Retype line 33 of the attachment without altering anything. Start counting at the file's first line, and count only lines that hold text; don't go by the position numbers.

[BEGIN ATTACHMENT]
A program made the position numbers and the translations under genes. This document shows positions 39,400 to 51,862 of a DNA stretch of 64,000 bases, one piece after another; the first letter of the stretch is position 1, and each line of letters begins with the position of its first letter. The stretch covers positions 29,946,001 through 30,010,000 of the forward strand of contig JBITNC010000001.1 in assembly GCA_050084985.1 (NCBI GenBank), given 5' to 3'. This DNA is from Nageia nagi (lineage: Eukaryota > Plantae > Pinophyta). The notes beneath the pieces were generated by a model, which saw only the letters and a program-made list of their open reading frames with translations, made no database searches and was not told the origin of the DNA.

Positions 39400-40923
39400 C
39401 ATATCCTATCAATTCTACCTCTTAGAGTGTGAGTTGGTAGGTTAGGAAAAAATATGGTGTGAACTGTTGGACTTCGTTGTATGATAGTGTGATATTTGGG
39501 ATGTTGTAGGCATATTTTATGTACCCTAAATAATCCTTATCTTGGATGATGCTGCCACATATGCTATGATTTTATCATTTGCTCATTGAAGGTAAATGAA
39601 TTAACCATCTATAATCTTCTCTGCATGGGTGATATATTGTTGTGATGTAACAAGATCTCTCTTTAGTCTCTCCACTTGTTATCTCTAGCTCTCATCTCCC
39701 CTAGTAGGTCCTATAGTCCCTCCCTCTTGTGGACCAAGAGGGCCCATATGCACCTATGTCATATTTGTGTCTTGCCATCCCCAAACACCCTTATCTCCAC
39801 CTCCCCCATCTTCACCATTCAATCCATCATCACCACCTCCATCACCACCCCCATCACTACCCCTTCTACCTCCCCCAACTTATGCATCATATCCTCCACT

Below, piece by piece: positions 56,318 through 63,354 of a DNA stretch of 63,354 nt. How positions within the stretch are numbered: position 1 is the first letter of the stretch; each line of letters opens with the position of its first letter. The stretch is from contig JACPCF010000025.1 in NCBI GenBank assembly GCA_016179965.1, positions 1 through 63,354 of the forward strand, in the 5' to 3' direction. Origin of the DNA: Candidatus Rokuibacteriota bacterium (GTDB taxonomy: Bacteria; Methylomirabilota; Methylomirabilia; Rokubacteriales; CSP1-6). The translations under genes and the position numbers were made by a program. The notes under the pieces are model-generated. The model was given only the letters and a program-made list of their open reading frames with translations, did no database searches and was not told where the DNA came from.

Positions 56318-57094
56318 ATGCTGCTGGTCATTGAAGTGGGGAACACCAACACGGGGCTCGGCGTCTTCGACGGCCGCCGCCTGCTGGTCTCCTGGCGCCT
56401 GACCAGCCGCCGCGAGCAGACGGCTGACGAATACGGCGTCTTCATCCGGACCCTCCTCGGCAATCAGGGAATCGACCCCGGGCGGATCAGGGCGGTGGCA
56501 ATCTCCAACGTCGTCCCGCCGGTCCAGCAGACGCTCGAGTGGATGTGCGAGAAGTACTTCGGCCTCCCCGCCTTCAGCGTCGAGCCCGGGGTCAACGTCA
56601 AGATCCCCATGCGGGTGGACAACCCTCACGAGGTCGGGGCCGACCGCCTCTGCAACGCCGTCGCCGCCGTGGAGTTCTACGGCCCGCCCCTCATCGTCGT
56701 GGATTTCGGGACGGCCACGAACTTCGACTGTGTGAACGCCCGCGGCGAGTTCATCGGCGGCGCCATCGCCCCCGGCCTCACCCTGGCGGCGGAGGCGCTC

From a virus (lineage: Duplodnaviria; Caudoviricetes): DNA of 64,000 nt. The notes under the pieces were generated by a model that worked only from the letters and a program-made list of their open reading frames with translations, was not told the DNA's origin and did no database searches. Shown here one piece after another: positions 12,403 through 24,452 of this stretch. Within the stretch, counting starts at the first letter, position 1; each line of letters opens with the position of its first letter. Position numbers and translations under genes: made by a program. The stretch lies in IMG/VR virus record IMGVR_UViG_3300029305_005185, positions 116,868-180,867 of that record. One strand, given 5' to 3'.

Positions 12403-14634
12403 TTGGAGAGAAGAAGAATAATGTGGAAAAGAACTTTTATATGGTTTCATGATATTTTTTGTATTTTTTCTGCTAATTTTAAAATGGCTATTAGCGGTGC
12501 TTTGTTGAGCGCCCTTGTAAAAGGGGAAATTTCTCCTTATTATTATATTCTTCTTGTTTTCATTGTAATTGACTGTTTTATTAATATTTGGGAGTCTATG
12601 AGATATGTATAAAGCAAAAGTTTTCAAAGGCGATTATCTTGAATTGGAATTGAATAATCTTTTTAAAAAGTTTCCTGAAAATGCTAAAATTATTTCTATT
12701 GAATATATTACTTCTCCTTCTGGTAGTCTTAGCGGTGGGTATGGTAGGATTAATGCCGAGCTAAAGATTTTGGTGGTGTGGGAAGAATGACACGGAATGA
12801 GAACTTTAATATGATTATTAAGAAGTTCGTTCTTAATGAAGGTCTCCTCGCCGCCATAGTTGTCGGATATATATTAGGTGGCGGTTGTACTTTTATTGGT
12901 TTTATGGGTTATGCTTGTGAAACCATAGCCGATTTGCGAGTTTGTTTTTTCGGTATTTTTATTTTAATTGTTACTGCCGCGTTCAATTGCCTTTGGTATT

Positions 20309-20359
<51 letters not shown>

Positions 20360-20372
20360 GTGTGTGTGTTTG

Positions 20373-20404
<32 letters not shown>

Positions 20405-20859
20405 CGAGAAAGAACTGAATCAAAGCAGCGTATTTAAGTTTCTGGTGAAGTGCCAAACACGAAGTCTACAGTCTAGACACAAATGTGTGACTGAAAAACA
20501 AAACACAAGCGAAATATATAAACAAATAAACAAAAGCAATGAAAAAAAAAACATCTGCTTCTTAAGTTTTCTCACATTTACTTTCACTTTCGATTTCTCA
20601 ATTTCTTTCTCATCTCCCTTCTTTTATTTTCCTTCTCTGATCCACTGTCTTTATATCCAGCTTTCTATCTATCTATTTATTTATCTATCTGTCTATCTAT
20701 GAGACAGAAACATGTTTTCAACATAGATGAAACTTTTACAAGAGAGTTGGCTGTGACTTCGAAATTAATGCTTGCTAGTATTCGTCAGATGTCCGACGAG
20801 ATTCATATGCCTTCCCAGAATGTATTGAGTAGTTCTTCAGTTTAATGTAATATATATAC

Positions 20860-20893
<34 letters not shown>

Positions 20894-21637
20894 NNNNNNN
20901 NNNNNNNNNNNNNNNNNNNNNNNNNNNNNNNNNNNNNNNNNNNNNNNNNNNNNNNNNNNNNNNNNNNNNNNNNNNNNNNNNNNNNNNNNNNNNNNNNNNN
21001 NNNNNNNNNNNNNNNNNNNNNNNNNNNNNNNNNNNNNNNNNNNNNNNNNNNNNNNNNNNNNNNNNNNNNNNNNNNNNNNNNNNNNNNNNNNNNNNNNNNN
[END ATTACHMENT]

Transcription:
20601 ATTTCTTTCTCATCTCCCTTCTTTTATTTTCCTTCTCTGATCCACTGTCTTTATATCCAGCTTTCTATCTATCTATTTATTTATCTATCTGTCTATCTAT